(No? Too soon? Okay.)

We hope that as you’re spending days closer to home – or traveling as sensibly as you can – that you are finding a sense of proportion in reference to yourself and the world. It has helped us a lot to celebrate small joys and victories, to create small, achievable goals to meet, checking off of our lists the things we accomplish. Trying to find new traditions to explore and ways to be deliberate and conscious about sharing with others to encourage them helps as well.

It’s a weirdly ambiguous place to be in, creating history. We will remember these days in a number of ways – but I hope one of them is how we rallied, found joy in small things, encouraged one other, and survived. We can do this.

Be well. ♥

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Hybrid Calendula

We bought a couple of different varieties of calendula, which apparently decided they were a great match, and have self-sown. The hybrids are just wild, with a range of colors, shapes, and sizes. We shared a bunch with some friends & transplanted as many as we could to other parts of the yard. There are still dozens to dig out and encourage, and it’s worth the effort!

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Nothing much to share. We’ve been isolating, of course, and even stopped visiting the farmer’s market about a month ago. Grocery delivery means we’re only leaving the house to walk through the neighborhood. I’m considering getting a trickle charger for the car, simply because the only time it goes anywhere is if we need to visit a doctor; we’re being very good about brushing our teeth, as that’s on hold for a while as well.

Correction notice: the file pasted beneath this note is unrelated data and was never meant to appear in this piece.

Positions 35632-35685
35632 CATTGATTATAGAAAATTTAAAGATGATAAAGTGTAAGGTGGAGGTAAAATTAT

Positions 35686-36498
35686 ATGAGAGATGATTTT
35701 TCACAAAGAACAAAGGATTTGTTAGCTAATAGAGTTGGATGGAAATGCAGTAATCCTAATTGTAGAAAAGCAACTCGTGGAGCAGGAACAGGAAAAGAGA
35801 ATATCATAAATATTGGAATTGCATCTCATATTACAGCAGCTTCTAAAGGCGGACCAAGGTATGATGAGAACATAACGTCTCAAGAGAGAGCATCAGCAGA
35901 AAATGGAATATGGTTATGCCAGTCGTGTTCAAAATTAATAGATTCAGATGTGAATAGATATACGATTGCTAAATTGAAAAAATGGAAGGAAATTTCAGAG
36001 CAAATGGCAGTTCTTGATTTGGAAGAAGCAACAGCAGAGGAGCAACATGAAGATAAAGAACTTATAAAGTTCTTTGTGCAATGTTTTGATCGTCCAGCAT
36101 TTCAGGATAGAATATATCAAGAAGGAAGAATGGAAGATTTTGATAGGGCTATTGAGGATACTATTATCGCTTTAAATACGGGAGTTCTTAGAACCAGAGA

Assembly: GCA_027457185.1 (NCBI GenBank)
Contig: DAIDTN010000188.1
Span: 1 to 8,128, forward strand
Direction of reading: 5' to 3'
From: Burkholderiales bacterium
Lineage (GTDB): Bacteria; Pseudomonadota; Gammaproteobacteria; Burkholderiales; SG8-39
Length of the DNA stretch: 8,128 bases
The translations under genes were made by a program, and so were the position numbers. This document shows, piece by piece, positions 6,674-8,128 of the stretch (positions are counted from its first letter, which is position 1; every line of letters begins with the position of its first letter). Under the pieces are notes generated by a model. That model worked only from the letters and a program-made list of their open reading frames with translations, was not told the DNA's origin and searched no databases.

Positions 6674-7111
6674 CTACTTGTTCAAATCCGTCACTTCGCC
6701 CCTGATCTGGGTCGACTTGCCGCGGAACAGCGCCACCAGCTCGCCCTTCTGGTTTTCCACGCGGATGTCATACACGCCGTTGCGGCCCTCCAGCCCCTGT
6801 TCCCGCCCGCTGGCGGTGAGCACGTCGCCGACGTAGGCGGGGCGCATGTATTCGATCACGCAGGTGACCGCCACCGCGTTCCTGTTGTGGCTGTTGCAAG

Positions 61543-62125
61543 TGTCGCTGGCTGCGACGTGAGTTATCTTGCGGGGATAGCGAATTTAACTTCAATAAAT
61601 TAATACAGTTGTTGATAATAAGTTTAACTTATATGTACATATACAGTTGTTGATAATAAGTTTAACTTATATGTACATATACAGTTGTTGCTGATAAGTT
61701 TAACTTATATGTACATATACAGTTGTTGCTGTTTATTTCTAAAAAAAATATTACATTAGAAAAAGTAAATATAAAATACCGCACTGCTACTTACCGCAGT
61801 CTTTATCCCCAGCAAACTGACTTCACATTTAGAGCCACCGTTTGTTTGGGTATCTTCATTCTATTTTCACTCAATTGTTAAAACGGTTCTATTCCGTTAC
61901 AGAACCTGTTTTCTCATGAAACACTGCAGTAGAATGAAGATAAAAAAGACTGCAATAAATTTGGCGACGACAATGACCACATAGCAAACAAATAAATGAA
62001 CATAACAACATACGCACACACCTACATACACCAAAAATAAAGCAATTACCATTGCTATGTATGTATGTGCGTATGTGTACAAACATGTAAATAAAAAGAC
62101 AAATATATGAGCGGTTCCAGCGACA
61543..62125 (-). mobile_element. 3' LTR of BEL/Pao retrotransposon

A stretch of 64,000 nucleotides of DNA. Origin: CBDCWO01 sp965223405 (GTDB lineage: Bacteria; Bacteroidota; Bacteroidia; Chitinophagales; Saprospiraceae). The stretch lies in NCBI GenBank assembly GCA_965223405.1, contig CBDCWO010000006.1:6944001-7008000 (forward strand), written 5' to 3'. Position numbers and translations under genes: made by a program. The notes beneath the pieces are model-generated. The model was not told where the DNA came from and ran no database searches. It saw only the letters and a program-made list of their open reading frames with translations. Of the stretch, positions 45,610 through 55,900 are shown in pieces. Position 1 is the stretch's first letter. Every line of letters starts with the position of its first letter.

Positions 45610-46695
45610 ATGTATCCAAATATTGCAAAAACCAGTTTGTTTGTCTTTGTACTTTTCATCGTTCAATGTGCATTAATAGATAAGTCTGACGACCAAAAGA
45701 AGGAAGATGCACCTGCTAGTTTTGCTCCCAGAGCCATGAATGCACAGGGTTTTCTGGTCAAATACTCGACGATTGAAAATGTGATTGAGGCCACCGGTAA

I hope you have some flowers in your life. If not, they’re cheap, and a real joy – just don’t get sidetracked by the gophers (new plants are cheaper than traps, in more ways than one).

-D

Emo Statuary

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Dramatic Man Is Dramatic No, really – Dra-Ma-Tique.

I continue to go through our photos, weeding out the cruft. There are now only 101 photos in the Glasgow Botanic Gardens set, having removed 59 which were … well, crummy, or redundant, or blurry, etc. I’m finding about 1/4 to 1/3 of them are simply not all that great. I have a period I call my Orange Period, as I didn’t know about white balance & every bloody thing in Scotland is lit by mercury vapor lamps. I have a period where I really must have had my monitor set to insane brightness, as those photos are pretty uniformly dark (and not awesome, so no point in reviving them from raw).

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And then there’s the man and his monkey. Monkey

I’ve just bought a gimbal for the camera, as I’m tasked with taking some video of the choir, outside. Hopefully this will mean some improvement in still pictures, as well. I’m not sure it’s going to be better than the optical stabilization in the lenses, but I’m pretty sure they’ll complement each other nicely.

Enjoy the weekend!

-D

Unicorns

I happened across an article in the Paris Review about the Unicorn tapestries at the Metropolitan Museum of Art in New York; Rockefeller apparently obtained them and gifted them – and I’m not sure how I feel about the originals living in NYC. In any event, they reminded me of having watched the weavers at Stirling Castle, as they worked over the course of years, to re-weave the pieces.

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Keeping in mind these weavings are something like 10 feet / 3 meters wide, and as tall as the ceiling, they represent an immense amount of labor. I think I’m more impressed that Historic Scotland essentially had full-time labor over the course of something like 7 years, to produce replicas.

-D